This Rebel Reviews: The Secret Diary of Lydia Bennet by Natasha Farrant


The Secret Diary of Lydia Bennet by Natasha Farrant

Young Adult Jane Austen Fan Fiction



Lydia is the youngest of the five Bennet girls. She’s stubborn, never listens, and can’t seem to keep her mouth shut–not that she would want to anyway. She’s bored with her country life and wishes her older sisters would pay her attention . . . for once!

Luckily, the handsome Wickham arrives at Longbourn to sweep her off her feet. Lydia’s not going to let him know THAT, of course, especially since he only seems to be interested in friendship. But when they both decide to summer in the fashionable seaside town of Brighton, their paths become entangled again.

At the seaside, Lydia also finds exciting new ways of life and a pair of friends who offer her a future she never dreamed of. Lydia finally understands what she really wants. But can she get it?

A fresh, funny, and spirited reimagining of Jane Austen’s beloved Pride and Prejudice, The Secret Diary of Lydia Bennet brings the voice of the wildest Bennet sister alive and center stage like never before.

My Review

Lydia Bennet the youngest Bennet sister finally gets to tell her side of the story in this Young Adult Pride and Prejudice retelling.

I have read Pride and Prejudice at least 16 times most likely more. It is one of my all-time favorite books. I was super excited to read Lydia’s side of the story. I have read a lot of Jane Austen retellings but never any told from Lydia’s PoV.  The beginning starts out promising but it was only downhill for there.  I do have to say that Lydia was a fully developed character. Farrant breathed life into her character even though I felt most of the time she was completely untrue to Lydia’s character. Lydia is reckless, rude, wild, fearless, ignorant, and naive. The author got the naive part and some of the reckless part but nothing else. I felt that the author tried to justify a lot of Lydia’s rudeness and saying anything she wants. The justification doesn’t make sense about 75 percent of the time. I hated how this had such a modern feel(I know they are trying to get more teenagers to read the original book but it just didn’t fit).  I also felt her relationship with her best friend and sister Kitty should have been a bigger part of the book. Writing a Jane Austen retelling is a tough thing for the best of writers and Farrant just wasn’t up to the task.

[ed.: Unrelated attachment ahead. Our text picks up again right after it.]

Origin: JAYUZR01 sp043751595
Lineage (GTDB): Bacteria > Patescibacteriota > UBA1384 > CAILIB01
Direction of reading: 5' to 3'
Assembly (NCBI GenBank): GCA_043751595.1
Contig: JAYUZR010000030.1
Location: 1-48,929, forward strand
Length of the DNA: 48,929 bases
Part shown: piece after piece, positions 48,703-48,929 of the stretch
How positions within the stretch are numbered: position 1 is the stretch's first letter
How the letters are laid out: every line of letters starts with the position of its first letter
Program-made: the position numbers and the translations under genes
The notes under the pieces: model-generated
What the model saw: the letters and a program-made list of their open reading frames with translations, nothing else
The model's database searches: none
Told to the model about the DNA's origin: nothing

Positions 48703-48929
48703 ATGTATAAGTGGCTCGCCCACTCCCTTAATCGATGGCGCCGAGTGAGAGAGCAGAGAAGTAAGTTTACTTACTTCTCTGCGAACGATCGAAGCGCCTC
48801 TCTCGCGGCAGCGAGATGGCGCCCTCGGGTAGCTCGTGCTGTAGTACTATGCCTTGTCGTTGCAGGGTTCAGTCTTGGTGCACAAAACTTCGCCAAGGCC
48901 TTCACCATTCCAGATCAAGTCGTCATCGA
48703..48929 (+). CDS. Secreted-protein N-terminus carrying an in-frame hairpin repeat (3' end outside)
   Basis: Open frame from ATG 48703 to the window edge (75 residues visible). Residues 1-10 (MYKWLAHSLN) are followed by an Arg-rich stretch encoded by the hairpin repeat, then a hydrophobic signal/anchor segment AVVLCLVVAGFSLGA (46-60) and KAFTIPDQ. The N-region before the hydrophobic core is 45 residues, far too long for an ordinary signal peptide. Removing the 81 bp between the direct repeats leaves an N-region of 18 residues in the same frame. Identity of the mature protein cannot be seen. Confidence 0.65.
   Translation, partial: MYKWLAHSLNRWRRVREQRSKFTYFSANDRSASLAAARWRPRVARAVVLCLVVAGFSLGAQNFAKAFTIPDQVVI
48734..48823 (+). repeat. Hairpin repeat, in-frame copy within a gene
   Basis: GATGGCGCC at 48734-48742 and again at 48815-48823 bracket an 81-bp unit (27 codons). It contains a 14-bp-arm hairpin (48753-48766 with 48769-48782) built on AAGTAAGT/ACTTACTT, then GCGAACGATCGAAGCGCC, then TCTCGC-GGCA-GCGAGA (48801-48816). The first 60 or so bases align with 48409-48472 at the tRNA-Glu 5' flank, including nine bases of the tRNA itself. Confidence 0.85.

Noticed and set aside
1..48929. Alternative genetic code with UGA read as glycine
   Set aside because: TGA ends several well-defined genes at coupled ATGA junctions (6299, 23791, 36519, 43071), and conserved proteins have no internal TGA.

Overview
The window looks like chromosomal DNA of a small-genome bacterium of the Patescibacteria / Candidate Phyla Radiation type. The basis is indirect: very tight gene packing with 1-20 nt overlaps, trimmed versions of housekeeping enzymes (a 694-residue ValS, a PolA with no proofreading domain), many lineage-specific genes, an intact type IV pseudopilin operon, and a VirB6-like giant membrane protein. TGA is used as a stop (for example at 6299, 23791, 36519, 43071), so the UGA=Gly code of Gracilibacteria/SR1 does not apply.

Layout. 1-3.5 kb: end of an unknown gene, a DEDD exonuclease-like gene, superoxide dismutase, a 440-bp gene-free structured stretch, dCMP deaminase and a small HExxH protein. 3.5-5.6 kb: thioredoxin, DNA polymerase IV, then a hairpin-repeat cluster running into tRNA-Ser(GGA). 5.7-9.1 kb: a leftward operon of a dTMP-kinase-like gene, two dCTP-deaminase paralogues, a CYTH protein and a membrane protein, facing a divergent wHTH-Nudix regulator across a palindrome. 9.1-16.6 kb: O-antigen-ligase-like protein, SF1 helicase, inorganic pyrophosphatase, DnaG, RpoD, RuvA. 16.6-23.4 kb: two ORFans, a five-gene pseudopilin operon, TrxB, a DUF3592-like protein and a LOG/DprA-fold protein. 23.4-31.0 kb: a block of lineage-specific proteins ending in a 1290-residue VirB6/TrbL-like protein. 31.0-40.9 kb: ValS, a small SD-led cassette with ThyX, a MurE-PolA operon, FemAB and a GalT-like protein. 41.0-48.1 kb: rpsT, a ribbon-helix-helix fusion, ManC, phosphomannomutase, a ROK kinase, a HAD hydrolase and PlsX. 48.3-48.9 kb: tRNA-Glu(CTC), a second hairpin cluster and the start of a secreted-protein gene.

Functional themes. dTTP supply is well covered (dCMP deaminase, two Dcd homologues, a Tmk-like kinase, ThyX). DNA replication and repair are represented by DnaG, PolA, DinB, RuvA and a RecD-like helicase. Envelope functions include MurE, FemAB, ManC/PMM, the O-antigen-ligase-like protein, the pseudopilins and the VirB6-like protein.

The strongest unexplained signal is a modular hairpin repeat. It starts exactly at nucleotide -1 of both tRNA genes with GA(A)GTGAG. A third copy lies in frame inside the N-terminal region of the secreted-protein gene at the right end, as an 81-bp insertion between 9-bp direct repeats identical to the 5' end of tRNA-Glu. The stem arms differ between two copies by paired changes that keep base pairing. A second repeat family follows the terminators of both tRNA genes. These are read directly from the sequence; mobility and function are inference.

Rating: 2 Stars




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